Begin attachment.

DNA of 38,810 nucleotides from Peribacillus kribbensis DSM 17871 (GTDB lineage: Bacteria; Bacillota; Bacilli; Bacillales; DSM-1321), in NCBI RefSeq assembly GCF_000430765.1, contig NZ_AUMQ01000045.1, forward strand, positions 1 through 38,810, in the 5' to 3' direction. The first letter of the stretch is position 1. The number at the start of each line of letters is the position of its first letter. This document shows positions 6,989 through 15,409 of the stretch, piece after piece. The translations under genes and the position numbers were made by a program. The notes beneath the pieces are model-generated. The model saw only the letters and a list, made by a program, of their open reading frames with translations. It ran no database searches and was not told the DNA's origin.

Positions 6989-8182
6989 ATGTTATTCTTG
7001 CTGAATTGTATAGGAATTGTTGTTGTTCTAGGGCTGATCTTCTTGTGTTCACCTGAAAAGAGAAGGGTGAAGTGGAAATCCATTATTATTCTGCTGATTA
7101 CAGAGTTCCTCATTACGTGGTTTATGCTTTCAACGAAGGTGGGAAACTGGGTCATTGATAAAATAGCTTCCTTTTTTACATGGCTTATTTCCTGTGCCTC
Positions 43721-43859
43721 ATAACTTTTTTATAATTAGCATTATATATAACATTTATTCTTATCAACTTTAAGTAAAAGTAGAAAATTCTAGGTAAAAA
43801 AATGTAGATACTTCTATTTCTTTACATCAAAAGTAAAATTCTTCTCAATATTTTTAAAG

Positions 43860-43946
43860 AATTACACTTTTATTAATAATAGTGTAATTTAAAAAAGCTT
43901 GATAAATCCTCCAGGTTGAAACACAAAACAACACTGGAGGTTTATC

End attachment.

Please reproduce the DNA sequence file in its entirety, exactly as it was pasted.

DNA of 38,810 nucleotides from Peribacillus kribbensis DSM 17871 (GTDB lineage: Bacteria; Bacillota; Bacilli; Bacillales; DSM-1321), in NCBI RefSeq assembly GCF_000430765.1, contig NZ_AUMQ01000045.1, forward strand, positions 1 through 38,810, in the 5' to 3' direction. The first letter of the stretch is position 1. The number at the start of each line of letters is the position of its first letter. This document shows positions 6,989 through 15,409 of the stretch, piece after piece. The translations under genes and the position numbers were made by a program. The notes beneath the pieces are model-generated. The model saw only the letters and a list, made by a program, of their open reading frames with translations. It ran no database searches and was not told the DNA's origin.

Positions 6989-8182
6989 ATGTTATTCTTG
7001 CTGAATTGTATAGGAATTGTTGTTGTTCTAGGGCTGATCTTCTTGTGTTCACCTGAAAAGAGAAGGGTGAAGTGGAAATCCATTATTATTCTGCTGATTA
7101 CAGAGTTCCTCATTACGTGGTTTATGCTTTCAACGAAGGTGGGAAACTGGGTCATTGATAAAATAGCTTCCTTTTTTACATGGCTTATTTCCTGTGCCTC
Positions 43721-43859
43721 ATAACTTTTTTATAATTAGCATTATATATAACATTTATTCTTATCAACTTTAAGTAAAAGTAGAAAATTCTAGGTAAAAA
43801 AATGTAGATACTTCTATTTCTTTACATCAAAAGTAAAATTCTTCTCAATATTTTTAAAG

Positions 43860-43946
43860 AATTACACTTTTATTAATAATAGTGTAATTTAAAAAAGCTT
43901 GATAAATCCTCCAGGTTGAAACACAAAACAACACTGGAGGTTTATC